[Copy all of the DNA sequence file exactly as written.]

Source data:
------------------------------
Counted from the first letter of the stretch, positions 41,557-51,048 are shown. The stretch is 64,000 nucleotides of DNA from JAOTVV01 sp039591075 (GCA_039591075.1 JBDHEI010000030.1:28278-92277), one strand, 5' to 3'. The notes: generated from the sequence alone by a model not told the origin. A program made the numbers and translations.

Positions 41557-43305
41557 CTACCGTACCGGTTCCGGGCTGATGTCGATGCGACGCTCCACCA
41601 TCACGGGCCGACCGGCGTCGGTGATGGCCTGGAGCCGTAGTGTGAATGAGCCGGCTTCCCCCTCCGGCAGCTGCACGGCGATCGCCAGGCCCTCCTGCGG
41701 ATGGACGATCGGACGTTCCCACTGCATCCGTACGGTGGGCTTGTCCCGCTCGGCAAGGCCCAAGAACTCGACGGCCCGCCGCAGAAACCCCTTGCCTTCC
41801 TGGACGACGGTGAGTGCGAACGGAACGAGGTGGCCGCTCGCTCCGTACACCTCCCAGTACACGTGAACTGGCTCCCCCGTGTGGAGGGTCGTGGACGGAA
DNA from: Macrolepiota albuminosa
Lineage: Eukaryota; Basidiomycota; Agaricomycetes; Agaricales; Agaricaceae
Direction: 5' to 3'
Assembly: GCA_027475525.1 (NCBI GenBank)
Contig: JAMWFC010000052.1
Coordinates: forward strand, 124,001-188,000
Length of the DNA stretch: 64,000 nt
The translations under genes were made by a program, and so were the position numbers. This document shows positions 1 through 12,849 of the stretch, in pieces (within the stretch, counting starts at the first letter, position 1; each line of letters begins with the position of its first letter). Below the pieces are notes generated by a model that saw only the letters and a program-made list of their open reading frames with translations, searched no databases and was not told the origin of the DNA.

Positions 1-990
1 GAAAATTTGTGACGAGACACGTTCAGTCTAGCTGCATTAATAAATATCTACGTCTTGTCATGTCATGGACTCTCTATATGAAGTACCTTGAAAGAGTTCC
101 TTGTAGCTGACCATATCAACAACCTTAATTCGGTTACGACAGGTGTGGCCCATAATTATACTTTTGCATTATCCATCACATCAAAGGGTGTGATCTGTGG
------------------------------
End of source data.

Counted from the first letter of the stretch, positions 41,557-51,048 are shown. The stretch is 64,000 nucleotides of DNA from JAOTVV01 sp039591075 (GCA_039591075.1 JBDHEI010000030.1:28278-92277), one strand, 5' to 3'. The notes: generated from the sequence alone by a model not told the origin. A program made the numbers and translations.

Positions 41557-43305
41557 CTACCGTACCGGTTCCGGGCTGATGTCGATGCGACGCTCCACCA
41601 TCACGGGCCGACCGGCGTCGGTGATGGCCTGGAGCCGTAGTGTGAATGAGCCGGCTTCCCCCTCCGGCAGCTGCACGGCGATCGCCAGGCCCTCCTGCGG
41701 ATGGACGATCGGACGTTCCCACTGCATCCGTACGGTGGGCTTGTCCCGCTCGGCAAGGCCCAAGAACTCGACGGCCCGCCGCAGAAACCCCTTGCCTTCC
41801 TGGACGACGGTGAGTGCGAACGGAACGAGGTGGCCGCTCGCTCCGTACACCTCCCAGTACACGTGAACTGGCTCCCCCGTGTGGAGGGTCGTGGACGGAA
DNA from: Macrolepiota albuminosa
Lineage: Eukaryota; Basidiomycota; Agaricomycetes; Agaricales; Agaricaceae
Direction: 5' to 3'
Assembly: GCA_027475525.1 (NCBI GenBank)
Contig: JAMWFC010000052.1
Coordinates: forward strand, 124,001-188,000
Length of the DNA stretch: 64,000 nt
The translations under genes were made by a program, and so were the position numbers. This document shows positions 1 through 12,849 of the stretch, in pieces (within the stretch, counting starts at the first letter, position 1; each line of letters begins with the position of its first letter). Below the pieces are notes generated by a model that saw only the letters and a program-made list of their open reading frames with translations, searched no databases and was not told the origin of the DNA.

Positions 1-990
1 GAAAATTTGTGACGAGACACGTTCAGTCTAGCTGCATTAATAAATATCTACGTCTTGTCATGTCATGGACTCTCTATATGAAGTACCTTGAAAGAGTTCC
101 TTGTAGCTGACCATATCAACAACCTTAATTCGGTTACGACAGGTGTGGCCCATAATTATACTTTTGCATTATCCATCACATCAAAGGGTGTGATCTGTGG